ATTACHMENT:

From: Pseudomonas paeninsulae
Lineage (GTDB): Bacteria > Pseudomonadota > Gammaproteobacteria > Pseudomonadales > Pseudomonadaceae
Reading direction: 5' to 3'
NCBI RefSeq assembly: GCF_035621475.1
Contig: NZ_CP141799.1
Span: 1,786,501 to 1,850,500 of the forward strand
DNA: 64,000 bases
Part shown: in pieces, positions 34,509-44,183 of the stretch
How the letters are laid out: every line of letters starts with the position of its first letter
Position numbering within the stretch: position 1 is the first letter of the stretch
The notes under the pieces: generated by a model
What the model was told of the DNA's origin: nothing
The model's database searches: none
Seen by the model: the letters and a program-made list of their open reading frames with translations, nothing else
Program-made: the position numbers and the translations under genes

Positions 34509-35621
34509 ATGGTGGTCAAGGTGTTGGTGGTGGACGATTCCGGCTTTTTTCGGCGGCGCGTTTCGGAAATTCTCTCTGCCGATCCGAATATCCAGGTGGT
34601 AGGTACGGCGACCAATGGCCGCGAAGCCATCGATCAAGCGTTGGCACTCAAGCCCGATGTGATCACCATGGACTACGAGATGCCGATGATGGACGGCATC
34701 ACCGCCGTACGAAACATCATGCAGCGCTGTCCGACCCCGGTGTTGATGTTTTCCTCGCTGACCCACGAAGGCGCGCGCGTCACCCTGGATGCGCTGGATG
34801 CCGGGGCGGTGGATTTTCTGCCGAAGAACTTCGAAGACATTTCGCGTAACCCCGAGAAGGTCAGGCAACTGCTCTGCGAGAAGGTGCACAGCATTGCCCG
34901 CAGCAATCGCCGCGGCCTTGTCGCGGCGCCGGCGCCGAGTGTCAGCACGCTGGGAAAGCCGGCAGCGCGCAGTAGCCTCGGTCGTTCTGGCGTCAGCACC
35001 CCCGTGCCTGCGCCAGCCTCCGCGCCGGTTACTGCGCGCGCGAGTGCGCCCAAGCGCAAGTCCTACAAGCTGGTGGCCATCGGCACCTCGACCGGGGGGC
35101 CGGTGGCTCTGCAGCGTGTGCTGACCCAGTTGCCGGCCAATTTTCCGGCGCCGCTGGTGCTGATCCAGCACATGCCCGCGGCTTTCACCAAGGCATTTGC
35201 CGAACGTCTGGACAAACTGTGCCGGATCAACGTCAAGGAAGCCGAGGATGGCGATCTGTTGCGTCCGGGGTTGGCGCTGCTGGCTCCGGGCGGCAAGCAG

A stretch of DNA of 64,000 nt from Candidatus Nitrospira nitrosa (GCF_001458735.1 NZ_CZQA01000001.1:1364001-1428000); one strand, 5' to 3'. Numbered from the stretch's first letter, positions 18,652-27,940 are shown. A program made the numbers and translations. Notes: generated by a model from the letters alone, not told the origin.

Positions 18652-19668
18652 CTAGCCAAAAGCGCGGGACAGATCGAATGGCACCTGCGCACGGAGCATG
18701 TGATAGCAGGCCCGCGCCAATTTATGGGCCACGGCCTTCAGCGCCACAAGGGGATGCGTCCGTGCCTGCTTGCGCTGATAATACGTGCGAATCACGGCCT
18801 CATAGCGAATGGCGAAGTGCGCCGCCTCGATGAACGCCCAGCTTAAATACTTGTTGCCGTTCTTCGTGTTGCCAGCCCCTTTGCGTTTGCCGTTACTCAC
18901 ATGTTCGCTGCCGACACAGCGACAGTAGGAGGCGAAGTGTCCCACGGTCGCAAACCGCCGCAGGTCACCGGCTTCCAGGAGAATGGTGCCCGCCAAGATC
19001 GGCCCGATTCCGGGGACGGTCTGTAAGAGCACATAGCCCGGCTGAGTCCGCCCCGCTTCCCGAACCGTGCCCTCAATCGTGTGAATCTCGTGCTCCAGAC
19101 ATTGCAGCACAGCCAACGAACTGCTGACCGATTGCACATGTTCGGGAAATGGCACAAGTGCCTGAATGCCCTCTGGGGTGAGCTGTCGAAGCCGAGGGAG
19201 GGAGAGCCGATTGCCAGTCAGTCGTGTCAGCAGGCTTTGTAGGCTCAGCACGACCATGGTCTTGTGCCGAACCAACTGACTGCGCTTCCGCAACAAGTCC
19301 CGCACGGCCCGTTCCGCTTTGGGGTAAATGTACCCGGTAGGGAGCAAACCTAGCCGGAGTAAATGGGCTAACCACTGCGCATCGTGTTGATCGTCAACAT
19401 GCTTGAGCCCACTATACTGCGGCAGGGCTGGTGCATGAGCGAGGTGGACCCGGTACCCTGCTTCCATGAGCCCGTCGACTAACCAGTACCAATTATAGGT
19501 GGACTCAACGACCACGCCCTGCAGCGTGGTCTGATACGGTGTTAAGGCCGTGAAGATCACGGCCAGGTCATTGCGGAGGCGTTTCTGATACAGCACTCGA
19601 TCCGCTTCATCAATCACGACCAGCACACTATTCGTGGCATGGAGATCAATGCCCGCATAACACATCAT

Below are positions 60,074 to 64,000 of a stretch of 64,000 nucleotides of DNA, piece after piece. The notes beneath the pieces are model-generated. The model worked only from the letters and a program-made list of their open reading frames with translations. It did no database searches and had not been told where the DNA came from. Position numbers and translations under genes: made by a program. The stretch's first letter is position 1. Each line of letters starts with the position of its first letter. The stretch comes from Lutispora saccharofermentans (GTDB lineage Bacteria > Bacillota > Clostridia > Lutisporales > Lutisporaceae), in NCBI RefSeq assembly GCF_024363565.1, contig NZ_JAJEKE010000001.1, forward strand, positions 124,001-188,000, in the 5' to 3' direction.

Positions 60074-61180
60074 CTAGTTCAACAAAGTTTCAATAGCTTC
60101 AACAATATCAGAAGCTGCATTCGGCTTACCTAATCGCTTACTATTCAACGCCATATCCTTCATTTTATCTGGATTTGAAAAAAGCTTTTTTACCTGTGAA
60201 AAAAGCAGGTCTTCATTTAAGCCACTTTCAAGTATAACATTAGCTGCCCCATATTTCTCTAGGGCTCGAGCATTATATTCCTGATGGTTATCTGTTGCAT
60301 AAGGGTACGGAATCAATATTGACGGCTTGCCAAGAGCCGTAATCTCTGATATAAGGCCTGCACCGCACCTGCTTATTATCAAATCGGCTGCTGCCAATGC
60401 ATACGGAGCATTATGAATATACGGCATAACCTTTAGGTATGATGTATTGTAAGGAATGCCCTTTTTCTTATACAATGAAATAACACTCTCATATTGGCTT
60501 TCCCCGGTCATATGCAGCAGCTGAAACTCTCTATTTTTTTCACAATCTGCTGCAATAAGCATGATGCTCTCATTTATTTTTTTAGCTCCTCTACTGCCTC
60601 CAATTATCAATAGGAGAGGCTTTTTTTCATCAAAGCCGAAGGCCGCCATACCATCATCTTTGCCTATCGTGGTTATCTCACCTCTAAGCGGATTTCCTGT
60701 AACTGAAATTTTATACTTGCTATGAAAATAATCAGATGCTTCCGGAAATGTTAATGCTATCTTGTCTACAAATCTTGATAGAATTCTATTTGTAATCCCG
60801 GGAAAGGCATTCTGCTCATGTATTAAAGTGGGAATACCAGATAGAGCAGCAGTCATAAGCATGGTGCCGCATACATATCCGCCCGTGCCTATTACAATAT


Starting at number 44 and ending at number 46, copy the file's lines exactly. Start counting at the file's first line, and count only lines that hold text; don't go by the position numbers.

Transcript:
60401 ATACGGAGCATTATGAATATACGGCATAACCTTTAGGTATGATGTATTGTAAGGAATGCCCTTTTTCTTATACAATGAAATAACACTCTCATATTGGCTT
60501 TCCCCGGTCATATGCAGCAGCTGAAACTCTCTATTTTTTTCACAATCTGCTGCAATAAGCATGATGCTCTCATTTATTTTTTTAGCTCCTCTACTGCCTC
60601 CAATTATCAATAGGAGAGGCTTTTTTTCATCAAAGCCGAAGGCCGCCATACCATCATCTTTGCCTATCGTGGTTATCTCACCTCTAAGCGGATTTCCTGT